When Shaggar ruled alone, the Mamelukes essentially ruled the city anyway. The white slaves imported by the Egyptian governors now ruled Egypt. As children, they were converted to Islam, educated and given military training. Many worked their way up through the army ranks, and when they reached a high enough rank, were freed by their masters, to whom they pledged their loyalty. Many were appointed to high governmental posts. Advancement was by individual ability and open only to those who had been indentured. To supply their private armies, the Mamelukes continued to import slaves, creating multiple power groups that dragged the native Egyptians into their fierce and frequent power struggles.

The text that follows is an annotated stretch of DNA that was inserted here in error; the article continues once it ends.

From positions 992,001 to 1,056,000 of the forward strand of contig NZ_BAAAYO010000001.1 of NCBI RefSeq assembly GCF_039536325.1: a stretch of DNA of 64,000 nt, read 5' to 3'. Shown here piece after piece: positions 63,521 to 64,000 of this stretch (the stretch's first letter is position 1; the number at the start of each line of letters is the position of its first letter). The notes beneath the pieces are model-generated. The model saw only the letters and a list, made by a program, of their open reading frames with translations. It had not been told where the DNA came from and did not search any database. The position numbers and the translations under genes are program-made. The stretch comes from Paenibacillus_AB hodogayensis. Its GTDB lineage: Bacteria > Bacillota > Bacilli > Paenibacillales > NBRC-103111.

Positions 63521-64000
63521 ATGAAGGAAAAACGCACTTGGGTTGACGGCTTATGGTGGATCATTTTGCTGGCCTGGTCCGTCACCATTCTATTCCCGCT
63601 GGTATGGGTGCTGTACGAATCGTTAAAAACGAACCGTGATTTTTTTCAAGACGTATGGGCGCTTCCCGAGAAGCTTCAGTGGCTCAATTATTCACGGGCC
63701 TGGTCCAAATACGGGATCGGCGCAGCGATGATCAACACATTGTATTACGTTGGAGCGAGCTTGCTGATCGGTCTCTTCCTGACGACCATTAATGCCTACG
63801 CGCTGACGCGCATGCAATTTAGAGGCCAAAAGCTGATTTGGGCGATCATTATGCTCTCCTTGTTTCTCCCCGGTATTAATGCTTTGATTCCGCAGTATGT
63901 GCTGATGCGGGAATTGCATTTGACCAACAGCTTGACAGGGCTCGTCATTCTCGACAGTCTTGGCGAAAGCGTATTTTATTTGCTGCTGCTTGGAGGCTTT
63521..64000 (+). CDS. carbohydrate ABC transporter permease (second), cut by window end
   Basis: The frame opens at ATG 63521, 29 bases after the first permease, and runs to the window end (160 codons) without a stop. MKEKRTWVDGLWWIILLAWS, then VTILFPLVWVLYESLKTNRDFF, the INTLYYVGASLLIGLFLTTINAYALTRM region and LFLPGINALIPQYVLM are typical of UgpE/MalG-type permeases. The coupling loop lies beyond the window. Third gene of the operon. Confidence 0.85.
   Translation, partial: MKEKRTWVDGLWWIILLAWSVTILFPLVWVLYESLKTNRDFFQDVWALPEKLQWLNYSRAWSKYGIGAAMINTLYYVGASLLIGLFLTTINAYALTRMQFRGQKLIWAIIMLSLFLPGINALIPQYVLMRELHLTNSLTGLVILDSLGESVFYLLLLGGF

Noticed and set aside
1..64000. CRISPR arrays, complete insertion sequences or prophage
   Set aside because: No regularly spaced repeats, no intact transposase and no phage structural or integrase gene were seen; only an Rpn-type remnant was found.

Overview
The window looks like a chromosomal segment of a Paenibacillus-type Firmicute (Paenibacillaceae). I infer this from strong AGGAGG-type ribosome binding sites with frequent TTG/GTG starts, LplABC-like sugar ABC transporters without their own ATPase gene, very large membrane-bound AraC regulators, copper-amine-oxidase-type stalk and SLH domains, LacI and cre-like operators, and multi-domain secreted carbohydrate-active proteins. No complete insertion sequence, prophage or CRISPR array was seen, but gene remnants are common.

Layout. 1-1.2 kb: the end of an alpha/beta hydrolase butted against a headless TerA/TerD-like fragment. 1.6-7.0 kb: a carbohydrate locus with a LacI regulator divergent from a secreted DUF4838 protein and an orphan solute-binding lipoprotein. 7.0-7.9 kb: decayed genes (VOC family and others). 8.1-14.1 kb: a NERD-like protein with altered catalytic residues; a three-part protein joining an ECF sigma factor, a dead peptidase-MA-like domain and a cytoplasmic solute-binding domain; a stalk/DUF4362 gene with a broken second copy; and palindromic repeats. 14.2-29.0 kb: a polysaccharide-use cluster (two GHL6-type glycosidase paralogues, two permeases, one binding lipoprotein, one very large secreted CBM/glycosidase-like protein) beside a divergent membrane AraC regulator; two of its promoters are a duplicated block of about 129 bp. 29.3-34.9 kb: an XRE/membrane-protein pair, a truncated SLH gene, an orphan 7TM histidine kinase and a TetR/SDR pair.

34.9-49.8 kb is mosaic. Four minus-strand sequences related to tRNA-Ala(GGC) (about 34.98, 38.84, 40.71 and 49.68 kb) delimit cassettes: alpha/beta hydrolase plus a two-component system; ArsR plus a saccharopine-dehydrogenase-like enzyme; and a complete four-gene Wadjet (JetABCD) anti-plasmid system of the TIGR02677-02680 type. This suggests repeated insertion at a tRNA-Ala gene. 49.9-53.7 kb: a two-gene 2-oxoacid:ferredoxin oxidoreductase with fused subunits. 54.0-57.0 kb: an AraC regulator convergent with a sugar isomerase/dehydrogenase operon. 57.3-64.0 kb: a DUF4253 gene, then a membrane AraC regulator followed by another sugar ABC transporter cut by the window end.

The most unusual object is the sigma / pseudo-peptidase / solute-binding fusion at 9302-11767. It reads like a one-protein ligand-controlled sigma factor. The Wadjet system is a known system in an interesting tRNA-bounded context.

In general, since Mameluke culture was based on slavery, neither wives nor sons had any claim on a Mameluke’s political or military power. Mameluke sons, denied both hereditary claims and the slavery that would grant them entry into politics, filtered into the Egyptian population. Although Mamelukes controlled the court and the army, Egyptians continued to staff civil offices, financial agencies, the judiciary and the professions.